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Saturday, May 31, 2014

About Time; Emperor; King of Devil’s Island; Romeo & Juliet; and The Vow

About Time   2013   123 minutes   When he’s 21, a young man’s father tells him that the men in their family can travel back in time.  It works but there are limitations, and eventually he figures out that his gift is very limited, even though it has led to the romance of his life--  Rachel McAdams  --  and once enabled him to save his sister from the results of a terrible auto accident.  It may be a bit of fluff, but I thoroughly enjoyed it.
Emperor   2012   131 minutes   Tommy Lee Jones plays General MacArthur in the first days of the occupation  after WW II.  Matthew Fox plays Brigadier General Feller, whom MacArthur assigned to investigate the Emperor’s role in the war.  Feller’s eventual conclusion was that it was impossible to determine the Emperor’s role in starting the war, but that it was clear that he overruled the military to end it and saved many lives by doing so.  There is also a tragic love story, which is worth the price of admission all by itself.
King of Devil’s Island   2010   116 minutes    The Scandanavians make some very good movies, even when they’re not kicking over hornet nests.  This one is about an inmate uprising early in the 20th C at the Bastoys Boys Home, a reform school on a Norwegian island.  When a new boy arrives, he inspires the inmates to rise up against the daily brutal treatment they experience.  It’s a bit depressing but well worth seeing.
Romeo & Juliet   1995   150 tedious minutes    Nureyev choreographed this production at the Opera Bastille.  I had recently seen a non-ballet version, so I was up on the details of the story.  In the opening minutes Romeo is on stage for a long time, both solo and with other dancers.   He eHelooks ridiculous – this has to be Nureyev’s fault.  The rest of the production isn’t much better.  I hated it, and I love ballet.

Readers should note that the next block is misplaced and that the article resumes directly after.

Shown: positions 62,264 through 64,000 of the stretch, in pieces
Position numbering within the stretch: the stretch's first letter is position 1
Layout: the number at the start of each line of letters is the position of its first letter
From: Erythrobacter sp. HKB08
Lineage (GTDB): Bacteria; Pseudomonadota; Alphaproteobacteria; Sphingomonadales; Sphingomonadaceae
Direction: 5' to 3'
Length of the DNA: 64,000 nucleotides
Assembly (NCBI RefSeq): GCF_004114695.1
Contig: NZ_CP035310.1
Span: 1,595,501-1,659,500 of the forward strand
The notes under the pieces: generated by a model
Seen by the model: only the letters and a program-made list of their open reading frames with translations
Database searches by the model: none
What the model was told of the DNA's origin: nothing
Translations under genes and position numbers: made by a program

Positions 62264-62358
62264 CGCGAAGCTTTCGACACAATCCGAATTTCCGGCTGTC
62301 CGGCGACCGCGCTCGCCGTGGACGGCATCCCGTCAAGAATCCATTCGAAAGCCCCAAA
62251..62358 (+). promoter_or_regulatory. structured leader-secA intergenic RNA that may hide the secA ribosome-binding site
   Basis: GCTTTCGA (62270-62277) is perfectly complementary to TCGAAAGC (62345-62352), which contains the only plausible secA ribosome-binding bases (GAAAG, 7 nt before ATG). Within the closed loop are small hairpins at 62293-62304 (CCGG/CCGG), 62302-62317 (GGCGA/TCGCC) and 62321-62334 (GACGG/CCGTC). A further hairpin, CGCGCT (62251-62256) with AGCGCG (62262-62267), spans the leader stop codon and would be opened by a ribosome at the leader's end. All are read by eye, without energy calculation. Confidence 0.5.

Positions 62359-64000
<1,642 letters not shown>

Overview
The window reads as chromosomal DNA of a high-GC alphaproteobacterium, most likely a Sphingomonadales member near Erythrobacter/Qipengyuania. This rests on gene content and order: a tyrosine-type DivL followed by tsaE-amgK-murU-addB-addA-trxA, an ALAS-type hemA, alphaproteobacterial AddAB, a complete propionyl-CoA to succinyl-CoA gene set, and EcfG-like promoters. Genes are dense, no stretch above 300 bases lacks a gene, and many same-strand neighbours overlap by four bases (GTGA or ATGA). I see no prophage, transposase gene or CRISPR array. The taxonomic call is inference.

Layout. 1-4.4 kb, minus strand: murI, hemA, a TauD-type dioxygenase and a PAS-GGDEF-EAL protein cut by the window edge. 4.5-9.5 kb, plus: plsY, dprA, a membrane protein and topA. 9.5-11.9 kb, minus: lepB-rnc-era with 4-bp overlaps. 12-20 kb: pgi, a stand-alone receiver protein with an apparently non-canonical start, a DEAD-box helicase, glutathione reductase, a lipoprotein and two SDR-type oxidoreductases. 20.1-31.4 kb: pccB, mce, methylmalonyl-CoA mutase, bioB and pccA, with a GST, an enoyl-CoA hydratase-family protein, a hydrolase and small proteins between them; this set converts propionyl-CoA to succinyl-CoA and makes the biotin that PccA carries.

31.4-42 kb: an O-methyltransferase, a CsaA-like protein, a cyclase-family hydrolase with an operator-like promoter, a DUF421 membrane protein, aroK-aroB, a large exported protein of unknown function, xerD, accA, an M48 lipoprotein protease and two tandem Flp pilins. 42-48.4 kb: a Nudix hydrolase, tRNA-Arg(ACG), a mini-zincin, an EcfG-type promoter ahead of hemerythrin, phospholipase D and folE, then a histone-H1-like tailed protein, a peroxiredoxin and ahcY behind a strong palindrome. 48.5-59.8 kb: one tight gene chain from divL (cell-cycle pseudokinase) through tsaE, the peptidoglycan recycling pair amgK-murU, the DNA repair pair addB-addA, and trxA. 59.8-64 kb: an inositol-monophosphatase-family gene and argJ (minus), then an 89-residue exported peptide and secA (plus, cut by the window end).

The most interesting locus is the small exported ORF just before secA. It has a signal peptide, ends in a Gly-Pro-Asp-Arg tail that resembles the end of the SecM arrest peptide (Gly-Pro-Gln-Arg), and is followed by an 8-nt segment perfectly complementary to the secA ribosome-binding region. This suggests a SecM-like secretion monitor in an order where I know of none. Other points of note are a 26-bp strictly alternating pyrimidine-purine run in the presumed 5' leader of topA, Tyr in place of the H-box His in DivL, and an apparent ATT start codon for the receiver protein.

The Vow   2012   104 minutes   You don’t learn until the final credits that this unlikely story of lost memory is based on the lives of two real people.  Rachel  McAdams and Channing Tatum meet, fall in love and marry.  She’s a sculptor with an important commission from the city and he runs a recording studio.  All goes well until she goes through the windshield and loses her memory of recent events including her career as an artist and her romance with Tatum.  Her wealthy parents suddenly appear after five years estrangement and insist she come home with them and resume her previous life as a young socialite and law student.  Tatum realizes he must court her all over again.  Eventually he gets her back, even though she never regains her memory of their earlier romance.  This is about as good a romantic movie as we are ever likely to see.

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